A councillor has rubbished much of the ‘Vision for Lanark’ town ‘re-birth’ scheme unveiled last week.
He has dismissed many parts of the town redevelopment blueprint, claiming that least one of its proposals will actually DAMAGE Lanark’s economy, rather than boosting it.
Independent Lanark councillor Ed Archer’s scathing remarks came in the wake of the unveiling of the scheme drawn up by an architect and town planner - proposals now being considered by the Lanark Community Development Trust.
The scheme includes a new bandstand for entertainment to be staged in a remodelled Delves Park, creating an ‘amphitheatre’ with a station behind it for a furnicular railway to take visitors to and from New Lanark.
There are also proposals to replace the road surface in Hyndford Place and surrounding streets with cobbbles, to give the area a more ‘olde-worlde’ traditional look.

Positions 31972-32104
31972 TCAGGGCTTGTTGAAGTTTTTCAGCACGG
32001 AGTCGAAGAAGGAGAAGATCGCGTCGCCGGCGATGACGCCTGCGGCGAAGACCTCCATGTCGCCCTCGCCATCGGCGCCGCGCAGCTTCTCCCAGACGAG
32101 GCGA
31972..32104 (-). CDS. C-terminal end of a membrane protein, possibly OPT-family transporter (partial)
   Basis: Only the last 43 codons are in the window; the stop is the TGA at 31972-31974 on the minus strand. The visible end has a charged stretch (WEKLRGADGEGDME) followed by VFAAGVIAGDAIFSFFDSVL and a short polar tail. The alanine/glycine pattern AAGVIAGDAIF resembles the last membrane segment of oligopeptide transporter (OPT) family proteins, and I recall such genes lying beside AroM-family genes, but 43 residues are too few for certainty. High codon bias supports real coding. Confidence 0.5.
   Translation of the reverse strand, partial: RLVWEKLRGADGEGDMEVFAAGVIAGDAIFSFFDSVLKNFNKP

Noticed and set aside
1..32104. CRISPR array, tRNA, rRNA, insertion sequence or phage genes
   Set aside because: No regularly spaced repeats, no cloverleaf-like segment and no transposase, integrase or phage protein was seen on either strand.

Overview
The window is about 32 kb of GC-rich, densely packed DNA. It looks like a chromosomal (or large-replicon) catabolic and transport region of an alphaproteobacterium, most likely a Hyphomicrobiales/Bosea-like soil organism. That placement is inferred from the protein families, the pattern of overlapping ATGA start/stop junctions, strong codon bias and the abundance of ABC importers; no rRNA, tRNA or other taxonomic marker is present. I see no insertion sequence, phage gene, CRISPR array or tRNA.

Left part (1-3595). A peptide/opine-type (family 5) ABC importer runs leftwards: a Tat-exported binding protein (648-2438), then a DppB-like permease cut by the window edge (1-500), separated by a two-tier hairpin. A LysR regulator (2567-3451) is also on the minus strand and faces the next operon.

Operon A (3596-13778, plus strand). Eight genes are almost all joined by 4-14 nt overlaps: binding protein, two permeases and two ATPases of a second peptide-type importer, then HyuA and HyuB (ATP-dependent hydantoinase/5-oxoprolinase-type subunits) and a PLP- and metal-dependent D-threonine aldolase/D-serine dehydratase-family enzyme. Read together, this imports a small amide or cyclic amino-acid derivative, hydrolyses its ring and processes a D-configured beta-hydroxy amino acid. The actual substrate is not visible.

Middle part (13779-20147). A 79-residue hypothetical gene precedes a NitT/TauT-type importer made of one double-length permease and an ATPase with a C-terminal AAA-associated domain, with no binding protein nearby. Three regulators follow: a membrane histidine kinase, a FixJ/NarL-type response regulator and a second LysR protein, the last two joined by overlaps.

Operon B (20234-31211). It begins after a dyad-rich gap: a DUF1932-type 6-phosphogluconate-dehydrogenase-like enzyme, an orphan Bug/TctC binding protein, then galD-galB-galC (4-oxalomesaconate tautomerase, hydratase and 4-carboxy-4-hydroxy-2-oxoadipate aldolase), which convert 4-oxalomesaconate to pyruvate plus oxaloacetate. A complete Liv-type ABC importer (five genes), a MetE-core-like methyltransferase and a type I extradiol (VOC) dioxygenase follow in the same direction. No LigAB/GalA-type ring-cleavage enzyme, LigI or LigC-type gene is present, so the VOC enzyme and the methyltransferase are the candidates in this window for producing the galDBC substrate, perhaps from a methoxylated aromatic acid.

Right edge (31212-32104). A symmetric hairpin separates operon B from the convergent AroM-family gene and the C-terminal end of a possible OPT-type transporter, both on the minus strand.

The proposals also include turning the current car park in the Castlegate into a ‘market square’, these spaces being replaced by a car park at the head of Delves Park.
Councillor Archer said: “For a start, Lanark’s ancient streets NEVER had cobbles; it was all impacted earth roads until they were tarred over. Cobbles in the town centre would simply be a hazard for old folk trying to walk on them, especially when they were slippy, and car drivers wouldn’t thank you either.
“As for the open-air bandstand, how many times a year could you use that with Lanark’s weather? The same goes for the proposed open-air market
“The worst idea, however, is the railway down to New Lanark. That, for starters, doesn’t seem to take into account that you’d never get permission to put such a structure into a World Heritage Site. Even at the Delves Park end of it, you are still in the Buffer Zone around the site where developments are meant to be severely resticted.
“In addition, it would only take visitors AWAY from Lanark TO New Lanark by making it easier for them to get there, just using Lanark as a place to park their cars - the oppposite effect of the scheme’s main aim.”
He said that he did, however, support the proposals for a broader role for the Tolbooth.